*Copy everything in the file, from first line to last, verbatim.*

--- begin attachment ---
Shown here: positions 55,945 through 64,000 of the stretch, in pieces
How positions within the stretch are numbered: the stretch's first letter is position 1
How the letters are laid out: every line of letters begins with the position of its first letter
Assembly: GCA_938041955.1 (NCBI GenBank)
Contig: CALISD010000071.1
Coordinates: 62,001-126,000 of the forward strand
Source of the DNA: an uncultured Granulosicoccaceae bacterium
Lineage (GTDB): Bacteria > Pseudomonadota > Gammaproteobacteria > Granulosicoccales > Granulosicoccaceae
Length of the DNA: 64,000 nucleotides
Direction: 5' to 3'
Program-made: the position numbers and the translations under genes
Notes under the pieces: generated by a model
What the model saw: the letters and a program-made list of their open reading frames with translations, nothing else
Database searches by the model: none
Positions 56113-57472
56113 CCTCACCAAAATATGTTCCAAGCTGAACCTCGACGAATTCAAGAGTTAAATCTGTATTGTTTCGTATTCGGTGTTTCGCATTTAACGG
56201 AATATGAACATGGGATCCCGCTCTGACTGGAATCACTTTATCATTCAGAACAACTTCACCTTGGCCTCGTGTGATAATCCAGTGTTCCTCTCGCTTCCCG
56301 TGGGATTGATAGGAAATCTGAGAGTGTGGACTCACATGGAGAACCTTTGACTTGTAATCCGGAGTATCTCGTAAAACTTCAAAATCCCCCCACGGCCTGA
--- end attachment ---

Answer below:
Shown here: positions 55,945 through 64,000 of the stretch, in pieces
How positions within the stretch are numbered: the stretch's first letter is position 1
How the letters are laid out: every line of letters begins with the position of its first letter
Assembly: GCA_938041955.1 (NCBI GenBank)
Contig: CALISD010000071.1
Coordinates: 62,001-126,000 of the forward strand
Source of the DNA: an uncultured Granulosicoccaceae bacterium
Lineage (GTDB): Bacteria > Pseudomonadota > Gammaproteobacteria > Granulosicoccales > Granulosicoccaceae
Length of the DNA: 64,000 nucleotides
Direction: 5' to 3'
Program-made: the position numbers and the translations under genes
Notes under the pieces: generated by a model
What the model saw: the letters and a program-made list of their open reading frames with translations, nothing else
Database searches by the model: none
Positions 56113-57472
56113 CCTCACCAAAATATGTTCCAAGCTGAACCTCGACGAATTCAAGAGTTAAATCTGTATTGTTTCGTATTCGGTGTTTCGCATTTAACGG
56201 AATATGAACATGGGATCCCGCTCTGACTGGAATCACTTTATCATTCAGAACAACTTCACCTTGGCCTCGTGTGATAATCCAGTGTTCCTCTCGCTTCCCG
56301 TGGGATTGATAGGAAATCTGAGAGTGTGGACTCACATGGAGAACCTTTGACTTGTAATCCGGAGTATCTCGTAAAACTTCAAAATCCCCCCACGGCCTGA